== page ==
After filling out the same two forms that apparently every Central American country has for entrance and exit immigration, we quickly made it through immigration. Then we went to Aduana. We presented our suspended permit pass and were given 3 forms to fill out. We asked about getting our vehicle permit extended (we only had 10 days left and wanted plenty of wiggle room to get out of the country), but for whatever reason, he wouldn’t do it. Said we should have asked for a 90-day pass when we had received the original vehicle permit. So, forms filled out, we were issued a reactivated permit. He gave it to another official whose job was to inspect the vehicle. She wanted to see the VIN and the plate. Another officer came up and looked inside. Apparently we passed, she provided us the permit and told us to go through fumigation. I told her that we had just passed through it when we crossed. She looked at me like she didn’t believe me, but I explained the vehicle was still wet from it and she let us go. Wouldn’t have been a big deal to go through it again, though since it doesn’t cost. She is probably supposed to witness the event.

All in all, it really wasn’t too bad. Despite not knowing the procedure beforehand, we only waited in the wrong line once for 30 seconds (we had come prepared to be in several wrong lines for 30 minutes at a time). Plus, it went rather quickly. The traffic at 10:30am on a Tuesday was low, so that helped a lot.

These instructions are for the crossing the border at Paso Canoas with a vehicle, but they procedure should be similar in other crossings.
  1. Go to aduana first. There are several different windows for aduana: Captura y Manifesto [where you get your permit] or Aduana [where you cancel your permit]). You will want to go to the Aduana window.
  2. They will take your vehicle permit, stamp it, and then hand back your permit and tell you to go get an inspector to look at your vehicle. The guys in polos with clipboards are your aduana inspectors. These guys were located behind the benches in front of aduana. He may send you off to another inspector.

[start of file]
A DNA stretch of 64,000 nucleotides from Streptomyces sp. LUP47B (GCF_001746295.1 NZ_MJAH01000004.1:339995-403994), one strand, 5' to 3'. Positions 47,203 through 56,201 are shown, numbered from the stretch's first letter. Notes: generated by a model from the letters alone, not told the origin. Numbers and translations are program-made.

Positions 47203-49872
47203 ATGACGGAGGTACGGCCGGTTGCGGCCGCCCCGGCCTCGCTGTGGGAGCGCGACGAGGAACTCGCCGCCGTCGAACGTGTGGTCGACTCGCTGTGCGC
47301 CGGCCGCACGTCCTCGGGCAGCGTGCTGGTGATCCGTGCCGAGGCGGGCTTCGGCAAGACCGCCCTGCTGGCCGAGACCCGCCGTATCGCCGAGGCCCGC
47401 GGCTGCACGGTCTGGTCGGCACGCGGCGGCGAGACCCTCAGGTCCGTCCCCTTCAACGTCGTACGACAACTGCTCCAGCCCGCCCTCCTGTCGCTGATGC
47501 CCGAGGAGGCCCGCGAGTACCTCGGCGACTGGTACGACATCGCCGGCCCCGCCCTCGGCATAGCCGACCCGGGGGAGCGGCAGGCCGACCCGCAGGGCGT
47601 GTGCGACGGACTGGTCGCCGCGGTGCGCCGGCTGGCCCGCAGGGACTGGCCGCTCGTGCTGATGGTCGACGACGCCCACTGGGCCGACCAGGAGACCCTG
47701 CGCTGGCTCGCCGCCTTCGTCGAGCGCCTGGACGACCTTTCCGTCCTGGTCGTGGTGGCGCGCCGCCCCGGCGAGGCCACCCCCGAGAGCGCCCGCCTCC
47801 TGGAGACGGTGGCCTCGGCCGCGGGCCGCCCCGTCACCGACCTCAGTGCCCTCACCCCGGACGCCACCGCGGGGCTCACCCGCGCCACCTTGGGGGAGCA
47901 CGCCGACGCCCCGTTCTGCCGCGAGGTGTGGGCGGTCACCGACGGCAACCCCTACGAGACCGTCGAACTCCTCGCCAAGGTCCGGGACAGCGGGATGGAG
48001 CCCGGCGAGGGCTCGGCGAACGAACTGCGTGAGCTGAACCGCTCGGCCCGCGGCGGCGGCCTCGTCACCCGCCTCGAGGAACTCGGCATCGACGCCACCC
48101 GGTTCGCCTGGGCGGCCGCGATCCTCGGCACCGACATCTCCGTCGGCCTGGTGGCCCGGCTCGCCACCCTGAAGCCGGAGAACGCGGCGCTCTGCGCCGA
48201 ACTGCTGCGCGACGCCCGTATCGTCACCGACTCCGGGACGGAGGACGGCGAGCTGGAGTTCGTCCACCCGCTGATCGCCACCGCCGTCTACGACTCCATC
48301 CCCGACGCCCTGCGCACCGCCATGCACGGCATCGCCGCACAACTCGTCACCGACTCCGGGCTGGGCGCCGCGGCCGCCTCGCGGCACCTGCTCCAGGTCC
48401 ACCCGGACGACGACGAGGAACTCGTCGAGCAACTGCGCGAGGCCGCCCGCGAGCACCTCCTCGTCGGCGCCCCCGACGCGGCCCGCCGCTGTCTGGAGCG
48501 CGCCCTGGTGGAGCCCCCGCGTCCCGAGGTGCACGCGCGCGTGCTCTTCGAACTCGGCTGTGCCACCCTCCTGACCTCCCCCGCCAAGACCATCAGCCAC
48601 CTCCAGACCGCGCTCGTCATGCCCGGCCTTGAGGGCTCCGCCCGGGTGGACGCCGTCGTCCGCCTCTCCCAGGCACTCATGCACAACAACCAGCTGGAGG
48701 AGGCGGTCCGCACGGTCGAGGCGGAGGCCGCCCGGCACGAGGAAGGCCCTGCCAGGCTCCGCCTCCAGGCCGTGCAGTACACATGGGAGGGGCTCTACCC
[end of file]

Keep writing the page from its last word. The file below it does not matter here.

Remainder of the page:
3. Get your vehicle inspected and your permit marked appropriately by the inspector.
  4. Go back to the Aduana window and turn in your permit. They will ask to see the driver’s passport at this time as well and stamp and return it.
  5. Now, you can go to the Salida window on the migración side. They will stamp your passport, ask you a few questions and take your photo, then you are free to pass into the Costa Rican side.
  6. You will see a fumigation station as you approach the Costa Rican offices, you can go through it now or after aduana inspects your vehicle. When we crossed, we didn’t have to pay anything.
  7. Pull up to the Costa Rican offices (white building with a bit of an overhang/awning) on the right. There are parking spots next to the building that say no parking (No Estacionar), but since you will be getting your vehicle inspected, it is ok to park there.
  8. Walk towards the north side and go to the Entrada line of migración for entering Costa Rica. There should be some entrance forms on the counters for you to grab and fill out before you get to the window.
  9. After you get your immigration form filled out and your passport stamped by migración, you can go to aduana, whose offices are located down the hallway to the left of the migración.
  10. If you are re-entering Costa Rica (within 3 months of leaving it), here is where you will turn in your suspended permit pass. You will also have to fill out 3 forms.
  11. With re-issued (or new) permit in hand, the aduana official will accompany you out to your car to inspect the VIN and plate number and make sure you aren’t carrying contraband.
  12. When you pass, you will be handed the permit and told to go through fumigation. If you already have, you can explain that, and you are free to go.